In the wake of Turkey’s Gezi Park protests last year, Turkish politicians accused Arikan of inciting demonstrations with her play “Mi Minor.” A hate campaign launched on social media sites left her fearing for her life.

Arikan’s 2004 novel “Stop Hurting My Flesh,” about women traumatized by rape and incest, had previously been banned for, among other things, “arousing sexual desire” and “using a feminist approach.”

Bourjeily has worked extensively with NGOs and theater organizations championing artistic freedom in Lebanon and abroad. He is known for introducing improvisational and immersive theater practices in Beirut, challenging the country’s censorship laws – which stipulate that scripts be approved by General Security’s censorship bureau before being staged.

The playwright made headlines in Lebanon last year with his interactive play “Will it Pass or Not?” The title reiterates the question Lebanese playwrights and filmmakers ask themselves before, during and after they write a script.

The play, which was produced in collaboration with March, an anti-censorship NGO, was about a filmmaker who goes to General Security’s Censorship Bureau to get his script approved, only to find it has been rewritten and cut from 120 pages to 20. When Bourjeily submitted the play to the bureau it was promptly banned.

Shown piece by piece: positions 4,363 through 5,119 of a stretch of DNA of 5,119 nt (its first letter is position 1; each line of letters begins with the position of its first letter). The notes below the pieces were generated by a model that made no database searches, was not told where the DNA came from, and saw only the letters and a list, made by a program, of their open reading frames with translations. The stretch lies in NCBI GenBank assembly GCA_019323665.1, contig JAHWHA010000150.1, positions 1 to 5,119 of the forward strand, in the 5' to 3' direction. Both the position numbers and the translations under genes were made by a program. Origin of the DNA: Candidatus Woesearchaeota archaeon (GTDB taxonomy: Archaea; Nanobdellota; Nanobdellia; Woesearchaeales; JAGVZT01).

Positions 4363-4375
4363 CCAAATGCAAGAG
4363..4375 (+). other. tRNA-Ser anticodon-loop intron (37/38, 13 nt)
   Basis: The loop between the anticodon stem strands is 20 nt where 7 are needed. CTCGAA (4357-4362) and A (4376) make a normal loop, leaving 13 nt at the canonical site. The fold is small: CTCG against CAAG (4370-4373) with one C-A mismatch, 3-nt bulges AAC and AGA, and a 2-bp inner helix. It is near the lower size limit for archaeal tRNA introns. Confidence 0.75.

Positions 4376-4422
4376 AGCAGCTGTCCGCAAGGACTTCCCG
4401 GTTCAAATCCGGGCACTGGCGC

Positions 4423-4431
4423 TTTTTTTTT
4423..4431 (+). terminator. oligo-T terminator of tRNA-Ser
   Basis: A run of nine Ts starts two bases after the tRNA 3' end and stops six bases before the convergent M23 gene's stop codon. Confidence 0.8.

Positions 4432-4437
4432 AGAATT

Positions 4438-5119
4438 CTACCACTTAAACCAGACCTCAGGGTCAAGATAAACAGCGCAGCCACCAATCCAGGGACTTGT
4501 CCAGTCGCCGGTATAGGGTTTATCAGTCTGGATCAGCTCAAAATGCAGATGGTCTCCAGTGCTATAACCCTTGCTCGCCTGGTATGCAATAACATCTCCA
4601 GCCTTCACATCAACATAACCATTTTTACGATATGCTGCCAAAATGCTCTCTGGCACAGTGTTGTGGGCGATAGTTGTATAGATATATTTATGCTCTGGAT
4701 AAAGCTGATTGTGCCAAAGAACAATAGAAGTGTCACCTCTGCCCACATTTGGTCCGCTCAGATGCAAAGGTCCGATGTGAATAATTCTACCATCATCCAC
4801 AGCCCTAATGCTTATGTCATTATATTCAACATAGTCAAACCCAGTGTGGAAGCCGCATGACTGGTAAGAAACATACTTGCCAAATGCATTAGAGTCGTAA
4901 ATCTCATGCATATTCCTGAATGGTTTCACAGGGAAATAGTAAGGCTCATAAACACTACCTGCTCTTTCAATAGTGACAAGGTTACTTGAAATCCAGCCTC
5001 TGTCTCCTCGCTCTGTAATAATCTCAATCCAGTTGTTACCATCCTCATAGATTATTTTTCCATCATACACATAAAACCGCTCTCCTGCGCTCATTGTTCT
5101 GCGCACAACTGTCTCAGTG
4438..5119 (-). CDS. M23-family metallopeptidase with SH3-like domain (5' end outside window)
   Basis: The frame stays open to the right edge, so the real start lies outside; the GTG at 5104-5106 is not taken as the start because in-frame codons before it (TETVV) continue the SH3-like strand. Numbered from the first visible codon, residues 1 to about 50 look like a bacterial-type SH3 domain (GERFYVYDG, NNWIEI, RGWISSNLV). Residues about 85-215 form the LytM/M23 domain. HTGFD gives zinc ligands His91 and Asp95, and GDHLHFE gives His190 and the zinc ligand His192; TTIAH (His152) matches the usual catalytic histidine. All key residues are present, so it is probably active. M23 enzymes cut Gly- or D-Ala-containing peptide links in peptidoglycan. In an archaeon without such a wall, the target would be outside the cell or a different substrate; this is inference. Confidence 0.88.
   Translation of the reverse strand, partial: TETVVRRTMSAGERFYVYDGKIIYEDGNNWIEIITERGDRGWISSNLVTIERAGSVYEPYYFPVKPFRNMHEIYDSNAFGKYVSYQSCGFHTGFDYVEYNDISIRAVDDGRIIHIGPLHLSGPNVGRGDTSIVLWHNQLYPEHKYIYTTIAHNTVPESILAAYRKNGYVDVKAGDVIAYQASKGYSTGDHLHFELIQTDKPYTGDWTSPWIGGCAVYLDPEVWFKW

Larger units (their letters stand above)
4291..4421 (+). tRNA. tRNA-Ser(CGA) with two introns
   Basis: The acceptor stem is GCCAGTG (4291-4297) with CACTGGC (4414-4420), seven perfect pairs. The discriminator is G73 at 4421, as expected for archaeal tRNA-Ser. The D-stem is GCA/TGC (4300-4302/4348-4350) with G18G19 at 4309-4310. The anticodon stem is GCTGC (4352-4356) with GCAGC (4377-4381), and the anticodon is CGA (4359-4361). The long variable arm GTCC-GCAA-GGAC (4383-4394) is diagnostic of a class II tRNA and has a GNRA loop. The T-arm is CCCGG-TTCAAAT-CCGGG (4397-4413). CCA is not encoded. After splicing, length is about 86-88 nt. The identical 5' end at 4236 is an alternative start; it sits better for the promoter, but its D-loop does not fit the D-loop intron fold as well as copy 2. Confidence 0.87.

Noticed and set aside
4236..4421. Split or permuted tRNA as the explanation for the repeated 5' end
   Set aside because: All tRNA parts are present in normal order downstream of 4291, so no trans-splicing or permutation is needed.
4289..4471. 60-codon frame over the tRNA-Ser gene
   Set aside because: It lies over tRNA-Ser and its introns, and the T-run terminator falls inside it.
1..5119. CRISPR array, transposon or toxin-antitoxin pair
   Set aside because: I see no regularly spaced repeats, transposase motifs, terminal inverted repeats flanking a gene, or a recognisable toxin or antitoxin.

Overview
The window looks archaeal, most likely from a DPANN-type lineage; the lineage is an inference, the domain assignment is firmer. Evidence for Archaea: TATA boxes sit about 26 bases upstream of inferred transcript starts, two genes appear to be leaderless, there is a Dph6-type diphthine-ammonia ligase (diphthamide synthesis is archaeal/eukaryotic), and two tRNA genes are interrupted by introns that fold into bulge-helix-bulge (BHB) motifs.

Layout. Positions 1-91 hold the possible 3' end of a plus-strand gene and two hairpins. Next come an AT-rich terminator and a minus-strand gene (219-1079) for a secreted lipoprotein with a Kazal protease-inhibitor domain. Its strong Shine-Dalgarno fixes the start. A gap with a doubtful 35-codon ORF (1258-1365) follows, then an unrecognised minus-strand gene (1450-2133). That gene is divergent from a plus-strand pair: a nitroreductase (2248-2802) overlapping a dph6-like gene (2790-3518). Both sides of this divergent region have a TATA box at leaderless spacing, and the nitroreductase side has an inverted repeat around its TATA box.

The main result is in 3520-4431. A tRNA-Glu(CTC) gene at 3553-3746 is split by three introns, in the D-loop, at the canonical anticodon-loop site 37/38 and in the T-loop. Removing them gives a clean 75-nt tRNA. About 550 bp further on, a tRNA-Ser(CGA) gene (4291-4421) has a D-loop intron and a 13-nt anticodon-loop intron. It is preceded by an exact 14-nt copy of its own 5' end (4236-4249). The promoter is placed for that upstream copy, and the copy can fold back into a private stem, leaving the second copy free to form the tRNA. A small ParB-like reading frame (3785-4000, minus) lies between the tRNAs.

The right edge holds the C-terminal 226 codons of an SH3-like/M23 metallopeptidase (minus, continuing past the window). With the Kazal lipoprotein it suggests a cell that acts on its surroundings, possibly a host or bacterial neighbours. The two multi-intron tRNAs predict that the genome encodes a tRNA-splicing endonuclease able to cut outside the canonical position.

“We managed to show it five times in universities before we submitted the script,” he recalls, “because if you’re playing inside the university for university students you can do it without the authorization of General Security ... Nobody was offended. Then we send it to General Security ... They don’t even tell us, ‘OK, let’s remove one line. Let’s remove one sentence. Let’s remove one page.’ They ban it.”

It’s unusual for a script to be banned outright, he explains. Usually the censors make suggestions for changes, effectively co-authoring the script to make a play less offensive. Bourjeily was told his only option was to spend two days observing the work of the censors and then write a new play, which would be submitted informally for approval.